I’ve marked all the best spots for short breaks and each stop deserves a short story. There are the green Sharrows on 2nd Street in Belmont Shore to tee up. The Huntington Beach pier looks quiet this time of year, so I describe the 4th of July crush and the live music venues – how bicycle advocacy leads to an interest in Placemaking, which is done so well right here. At the Newport Beach pier, if you pause for a few minutes you can see the maze etched into the centerpiece courtyard and you can smell the leftovers from the fishing fleet’s early-morning catch. Our SAG stop happens to be right opposite a particularly crowded section of beach bonfire rings, so how can I resist telling the story of the AQMD’s efforts to reduce air pollution from the toxic pits? Most don’t know of the adverse effects from breathing woodsmoke.
I’m on a roll now, in more ways than one, so at lunch everyone gathers as I hint at my next story. I’ve rehearsed this surprise goodbye: it’s election day and I’m off to party with my favorite local candidates — I’m dropping out of the ride. It’s hard to leave my new best friends, but bicycle advocacy requires double doses of political support and tonight may offer new opportunities to ask for help.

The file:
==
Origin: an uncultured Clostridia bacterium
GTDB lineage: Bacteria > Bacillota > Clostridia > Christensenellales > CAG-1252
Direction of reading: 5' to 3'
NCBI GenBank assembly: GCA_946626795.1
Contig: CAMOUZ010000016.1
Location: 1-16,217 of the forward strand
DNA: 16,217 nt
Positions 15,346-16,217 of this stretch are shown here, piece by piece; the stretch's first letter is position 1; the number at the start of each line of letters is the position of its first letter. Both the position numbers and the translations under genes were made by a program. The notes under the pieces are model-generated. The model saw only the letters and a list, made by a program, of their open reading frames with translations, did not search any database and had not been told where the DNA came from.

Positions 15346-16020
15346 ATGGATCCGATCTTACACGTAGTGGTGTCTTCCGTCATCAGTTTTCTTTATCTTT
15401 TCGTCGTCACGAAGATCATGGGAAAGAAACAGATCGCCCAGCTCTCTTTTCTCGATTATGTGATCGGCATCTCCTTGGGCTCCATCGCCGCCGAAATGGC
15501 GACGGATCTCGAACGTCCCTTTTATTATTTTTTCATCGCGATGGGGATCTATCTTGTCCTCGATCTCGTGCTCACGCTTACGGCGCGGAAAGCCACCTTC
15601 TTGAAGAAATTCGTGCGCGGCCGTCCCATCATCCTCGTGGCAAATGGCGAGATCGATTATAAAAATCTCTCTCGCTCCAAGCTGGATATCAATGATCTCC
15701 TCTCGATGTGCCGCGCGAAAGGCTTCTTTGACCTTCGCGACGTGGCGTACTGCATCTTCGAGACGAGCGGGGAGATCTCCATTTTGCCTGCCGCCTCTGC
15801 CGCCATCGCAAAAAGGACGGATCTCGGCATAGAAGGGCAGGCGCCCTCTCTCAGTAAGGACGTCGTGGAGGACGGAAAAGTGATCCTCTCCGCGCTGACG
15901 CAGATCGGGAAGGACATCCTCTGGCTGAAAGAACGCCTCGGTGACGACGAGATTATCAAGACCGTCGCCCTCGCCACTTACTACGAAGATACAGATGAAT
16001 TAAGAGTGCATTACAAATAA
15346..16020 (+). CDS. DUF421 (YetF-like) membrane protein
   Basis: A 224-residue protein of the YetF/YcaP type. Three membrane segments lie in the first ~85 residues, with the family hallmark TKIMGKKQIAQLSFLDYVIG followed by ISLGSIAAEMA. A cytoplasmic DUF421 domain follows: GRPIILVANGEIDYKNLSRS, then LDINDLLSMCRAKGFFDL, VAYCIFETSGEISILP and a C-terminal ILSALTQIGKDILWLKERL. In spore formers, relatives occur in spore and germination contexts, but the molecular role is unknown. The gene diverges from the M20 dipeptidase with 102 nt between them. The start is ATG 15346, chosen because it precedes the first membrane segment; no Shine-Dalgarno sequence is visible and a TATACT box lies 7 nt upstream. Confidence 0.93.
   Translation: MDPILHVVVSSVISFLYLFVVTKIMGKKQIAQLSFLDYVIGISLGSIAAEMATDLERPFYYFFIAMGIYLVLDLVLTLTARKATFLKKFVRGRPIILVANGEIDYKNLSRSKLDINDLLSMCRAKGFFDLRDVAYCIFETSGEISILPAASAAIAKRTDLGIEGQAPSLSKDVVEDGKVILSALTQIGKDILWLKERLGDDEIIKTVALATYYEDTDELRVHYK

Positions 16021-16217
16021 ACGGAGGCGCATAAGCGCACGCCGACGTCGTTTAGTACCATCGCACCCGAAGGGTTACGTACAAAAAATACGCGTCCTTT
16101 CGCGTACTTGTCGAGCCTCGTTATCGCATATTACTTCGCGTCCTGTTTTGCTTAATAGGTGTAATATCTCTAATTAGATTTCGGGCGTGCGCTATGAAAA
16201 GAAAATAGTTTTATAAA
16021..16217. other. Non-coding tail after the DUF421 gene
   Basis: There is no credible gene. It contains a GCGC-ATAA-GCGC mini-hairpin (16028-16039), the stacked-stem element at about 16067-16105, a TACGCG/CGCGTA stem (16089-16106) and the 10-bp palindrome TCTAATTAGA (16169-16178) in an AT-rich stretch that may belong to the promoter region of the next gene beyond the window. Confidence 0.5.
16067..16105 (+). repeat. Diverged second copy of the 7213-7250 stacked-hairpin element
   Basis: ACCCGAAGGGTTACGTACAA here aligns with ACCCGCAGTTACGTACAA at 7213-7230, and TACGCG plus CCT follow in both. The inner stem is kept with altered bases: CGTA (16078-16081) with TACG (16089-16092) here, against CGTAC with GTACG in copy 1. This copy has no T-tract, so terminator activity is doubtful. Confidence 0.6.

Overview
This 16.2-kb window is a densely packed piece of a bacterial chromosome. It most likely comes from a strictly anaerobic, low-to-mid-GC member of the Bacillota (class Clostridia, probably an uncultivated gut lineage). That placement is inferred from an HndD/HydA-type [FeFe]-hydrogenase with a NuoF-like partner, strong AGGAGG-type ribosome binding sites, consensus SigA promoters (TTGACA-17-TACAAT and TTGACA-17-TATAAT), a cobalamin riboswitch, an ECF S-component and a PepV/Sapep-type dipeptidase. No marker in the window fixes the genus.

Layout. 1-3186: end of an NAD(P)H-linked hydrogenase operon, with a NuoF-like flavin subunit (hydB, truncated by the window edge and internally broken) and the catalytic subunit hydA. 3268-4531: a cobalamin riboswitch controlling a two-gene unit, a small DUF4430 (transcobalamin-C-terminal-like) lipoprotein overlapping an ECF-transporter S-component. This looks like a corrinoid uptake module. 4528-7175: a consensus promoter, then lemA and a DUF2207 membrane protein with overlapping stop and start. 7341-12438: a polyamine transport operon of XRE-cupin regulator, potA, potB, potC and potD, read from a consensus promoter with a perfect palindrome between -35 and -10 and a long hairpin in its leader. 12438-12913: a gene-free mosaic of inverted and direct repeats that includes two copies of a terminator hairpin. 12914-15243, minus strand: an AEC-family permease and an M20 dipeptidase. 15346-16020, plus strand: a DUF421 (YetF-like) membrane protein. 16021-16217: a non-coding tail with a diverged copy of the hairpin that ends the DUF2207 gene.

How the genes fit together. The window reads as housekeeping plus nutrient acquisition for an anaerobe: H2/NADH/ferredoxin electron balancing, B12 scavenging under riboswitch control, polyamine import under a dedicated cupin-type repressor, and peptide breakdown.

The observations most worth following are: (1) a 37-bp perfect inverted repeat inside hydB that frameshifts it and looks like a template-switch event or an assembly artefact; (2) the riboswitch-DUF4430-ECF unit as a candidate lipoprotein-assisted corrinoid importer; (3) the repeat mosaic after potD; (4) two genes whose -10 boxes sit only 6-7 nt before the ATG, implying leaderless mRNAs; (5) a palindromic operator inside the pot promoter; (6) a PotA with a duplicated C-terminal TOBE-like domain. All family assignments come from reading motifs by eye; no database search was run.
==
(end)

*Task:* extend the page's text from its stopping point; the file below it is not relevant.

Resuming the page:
As the group moves out, turning left for San Clemente, I pedal right on my ride home, alone.
The California Bicycle Coalition’s Santa Barbara to San Diego Surf ‘n Turf Tour kicked off this morning.
The Halloween rain storm added drama and puddles at the start. We had a little rain, just enough to claim bragging rights, otherwise it was a brisk and beautiful day for this inaugural bicycle tour.
Ed France and several members of the local Santa Barbara County Bicycle Coalition joined us for this first leg.
Laura’s our videographer — on a Brompton.
Pedego Electric Bikes sponsored the ride and they lent me a beautiful, bronze-colored City Commuter. It attracted a lot of attention from the mostly skinny-tire group.
How far does that battery last?
I can say it lasted all 45 miles of this rigorous first day, up Casitas Pass to the Lake and down to Ventura, with plenty of power to spare.
Tonight the Newport Beach City Council unanimously approved the Bicycle Master Plan.
In process since 2009 when Councilmember Nancy Gardner started the Task Force on Bicycle Safety and continuing through Councilman Tony Petros’ final push to get the Plan prepared, the City now has a comprehensive document to address bike safety issues.
There’s a lot to do and it will take years. Many people have contributed, but due for some special recognition is Public Works’ Brad Sommers who has risen to the occasion; he understands the challenges and knows what must be done.
It will take money to implement, but the Plan opens the door to funding from state and regional sources. I’m guessing that the oft quoted $20 million to deliver the Plan will be found sooner than most people might think.